It has long been debated whether psychotic bipolar disorder and schizophrenia represent two separate diseases (the “Krapelinian dichotomy”) or rather one disease with a spectrum of severity. Although many genetic and environmental factors contribute to developing functional psychotic illness, most genetic abnormalities first described in schizophrenia have now been linked with psychotic bipolar disorder. Recently, some parameters that differentiate patients diagnosed as schizophrenic from controls have begun to be measured in patients diagnosed with psychotic bipolar disorder. Although funding channels have long facilitated study of chronically mentally ill schizophrenia populations, new data point toward the need to broaden the field of enquiry to “psychosis,” which links psychotic bipolar disorder and schizophrenia.
Evoked response potential (ERP) studies can shed light on complex multi-factorial conditions, such as bipolar disorder, psychotic bipolar disorder, and schizophrenia. ERPs measure brainwaves via electrodes placed on a subject’s scalp. Most ERP research focuses on subclinical abnormalities, called “endophenotypes.” These ERP abnormalities arise in non-ill, as well as clinically ill, subjects. Endophenotypes are least common in the normal population, more common in clinically normal subjects with psychiatrically ill relatives, and most common in the mentally ill.
ERP findings can be thought of in terms of genetic, or “trait” markers, and functional status, or “state” markers. Both can help inform the debate as to whether schizophrenia and psychotic bipolar disorder are two separate illnesses or a single disorder with a spectrum of severity. If schizophrenia and psychotic bipolar disorder are separate, then their similar trait markers should segregate out and not be common to both groups and their relatives. If schizophrenia and psychotic bipolar disorder are a single disease, then trait markers should be found in schizophrenia and psychotic bipolar disorder, as well as their relatives.
The “state” argument requires assessment of where subjects are in the course of their disease. As in seizure disorder, acute episodes in bipolar disorder and psychotic bipolar disorder recur in a “kindling” pattern of increasing frequency and severity over time. The toxic effects of recurrent acute psychotic episodes can eventually result in chronic psychotic symptoms at baseline. In schizophrenia, interepisode remission and progressive neurocognitive decline have also been described. If schizophrenia is, in fact, severe psychotic bipolar disorder, then “state-dependent” components of endophenotypes should be similar in schizophrenia and late or severe psychotic bipolar disorder but different in early psychotic bipolar disorder. Intermediate-level psychotic bipolar disorder, or study groups containing various stages of psychotic bipolar disorder should show intermediate deficits — somewhere between schizophrenia and control groups.
State-dependent ERP findings are also influenced by whether subjects are acutely decompensated, or are “well controlled,” in between episodes. A subtle but important distinction arises in that state markers will differ greatly between acutely symptomatic psychotic bipolar disorder and interepisode, well-controlled, early-intermediate, psychotic bipolar disorder but should vary less in decompensated versus baseline “schizophrenia” because of the greater baseline severity of patients diagnosed with schizophrenia. Because brain information is transmitted via electricity and ERPs are electrical measures, ERPs map brain events “at the speed of thought.” The discussion below is based on 50 years of a confused literature.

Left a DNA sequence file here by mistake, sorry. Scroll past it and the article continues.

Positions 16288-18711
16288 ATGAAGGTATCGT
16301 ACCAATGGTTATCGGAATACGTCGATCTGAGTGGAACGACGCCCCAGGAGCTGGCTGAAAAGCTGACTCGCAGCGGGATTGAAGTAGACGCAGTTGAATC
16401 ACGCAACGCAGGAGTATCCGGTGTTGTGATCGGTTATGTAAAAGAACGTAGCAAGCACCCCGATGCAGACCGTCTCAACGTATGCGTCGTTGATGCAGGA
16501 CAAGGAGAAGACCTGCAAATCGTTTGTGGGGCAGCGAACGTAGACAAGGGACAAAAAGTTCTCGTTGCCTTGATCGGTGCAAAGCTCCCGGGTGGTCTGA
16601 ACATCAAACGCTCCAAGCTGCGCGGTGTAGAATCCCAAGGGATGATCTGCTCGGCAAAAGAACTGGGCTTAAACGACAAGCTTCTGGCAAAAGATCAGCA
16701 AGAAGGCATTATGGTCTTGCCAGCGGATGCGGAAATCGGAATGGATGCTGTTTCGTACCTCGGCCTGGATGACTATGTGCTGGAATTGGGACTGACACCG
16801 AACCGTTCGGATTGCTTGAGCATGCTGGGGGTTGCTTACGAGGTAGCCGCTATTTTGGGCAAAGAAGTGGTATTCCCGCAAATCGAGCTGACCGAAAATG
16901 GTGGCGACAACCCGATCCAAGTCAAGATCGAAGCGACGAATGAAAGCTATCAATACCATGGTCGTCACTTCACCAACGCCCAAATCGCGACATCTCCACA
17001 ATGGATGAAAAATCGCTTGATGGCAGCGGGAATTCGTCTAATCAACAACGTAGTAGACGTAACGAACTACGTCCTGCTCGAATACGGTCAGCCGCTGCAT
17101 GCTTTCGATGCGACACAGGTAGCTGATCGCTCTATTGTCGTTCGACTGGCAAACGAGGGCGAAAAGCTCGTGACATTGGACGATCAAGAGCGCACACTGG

P50 refers to brain activity approximately 50 msec after ERP stimulus. Typically, a second identical stimulus induces a smaller, “gated” response relative to the first. Gating is thought to be because of brain circuitry that helps people ignore irrelevant things. About 70% suppression of a second click’s P50 amplitude is considered normal “gating.” Unfortunately, many people’s P50s are not much larger than their “background” alpha rhythms, so P50 gating reliability is good only within a few labs. First described as a schizophrenia endophenotype, P50 gating deficits have since been found in psychotic bipolar disorder.
Martin et al studied the effect on P50 gating of a specific allelic variation in a region coding a promoter for the alpha-7 acetylcholine nicotinic receptor on chromosome 15 (CHRNA7). They compared 17 schizoaffective bipolar type patients with previously gathered data from 37 schizophrenia and 149 control subjects.1 CHRNA7 allelic variants were present in 28% controls, 35% of schizoaffective psychotic bipolar disorder patients, and 30% of schizophrenia patients. The CHRNA7 variant “trait” reduced P50 gating in controls and schizoaffective psychotic bipolar disorder but not schizophrenia. The lack of CHRNA7 effect on schizophrenia could reflect state effects of severe psychotic illness overwhelming small trait effects seen in controls and schizoaffective bipolar type patients. Importantly, as would be expected in the “single disease” model, overall P50 gating was significantly reduced in schizophrenia patients relative to controls and was also reduced in the schizoaffective psychotic bipolar disorder group but to a lesser extent.